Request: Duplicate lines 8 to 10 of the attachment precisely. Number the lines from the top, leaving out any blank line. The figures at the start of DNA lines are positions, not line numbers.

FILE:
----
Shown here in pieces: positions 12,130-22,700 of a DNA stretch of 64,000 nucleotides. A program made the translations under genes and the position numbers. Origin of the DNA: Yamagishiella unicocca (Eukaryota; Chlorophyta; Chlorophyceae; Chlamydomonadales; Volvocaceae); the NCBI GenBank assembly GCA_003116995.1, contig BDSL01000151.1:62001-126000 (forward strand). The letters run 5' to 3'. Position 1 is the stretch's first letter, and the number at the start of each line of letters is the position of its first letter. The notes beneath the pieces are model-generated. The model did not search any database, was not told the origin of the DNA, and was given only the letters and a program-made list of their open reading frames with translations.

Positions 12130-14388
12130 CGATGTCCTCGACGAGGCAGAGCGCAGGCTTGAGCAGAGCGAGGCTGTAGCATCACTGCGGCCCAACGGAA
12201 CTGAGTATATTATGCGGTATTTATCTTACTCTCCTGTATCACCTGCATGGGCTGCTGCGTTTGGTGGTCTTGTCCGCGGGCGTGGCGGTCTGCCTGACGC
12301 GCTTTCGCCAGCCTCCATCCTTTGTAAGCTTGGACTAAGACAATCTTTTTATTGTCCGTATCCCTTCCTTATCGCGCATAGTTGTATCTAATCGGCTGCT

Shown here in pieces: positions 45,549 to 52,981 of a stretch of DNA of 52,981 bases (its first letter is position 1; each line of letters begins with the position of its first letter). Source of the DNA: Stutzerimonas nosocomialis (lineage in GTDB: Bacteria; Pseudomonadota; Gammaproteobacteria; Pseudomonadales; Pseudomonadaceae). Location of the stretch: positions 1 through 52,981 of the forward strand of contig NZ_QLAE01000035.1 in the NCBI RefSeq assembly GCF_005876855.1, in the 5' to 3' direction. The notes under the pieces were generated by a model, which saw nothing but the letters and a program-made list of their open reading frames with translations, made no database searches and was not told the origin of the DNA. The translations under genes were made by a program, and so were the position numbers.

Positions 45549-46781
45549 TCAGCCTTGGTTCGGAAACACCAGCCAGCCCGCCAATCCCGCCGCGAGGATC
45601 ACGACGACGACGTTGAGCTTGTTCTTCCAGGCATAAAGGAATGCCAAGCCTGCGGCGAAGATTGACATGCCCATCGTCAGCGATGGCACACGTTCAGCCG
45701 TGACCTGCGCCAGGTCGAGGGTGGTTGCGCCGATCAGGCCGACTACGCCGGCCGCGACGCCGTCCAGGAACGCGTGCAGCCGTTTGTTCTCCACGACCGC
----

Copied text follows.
45549 TCAGCCTTGGTTCGGAAACACCAGCCAGCCCGCCAATCCCGCCGCGAGGATC
45601 ACGACGACGACGTTGAGCTTGTTCTTCCAGGCATAAAGGAATGCCAAGCCTGCGGCGAAGATTGACATGCCCATCGTCAGCGATGGCACACGTTCAGCCG
45701 TGACCTGCGCCAGGTCGAGGGTGGTTGCGCCGATCAGGCCGACTACGCCGGCCGCGACGCCGTCCAGGAACGCGTGCAGCCGTTTGTTCTCCACGACCGC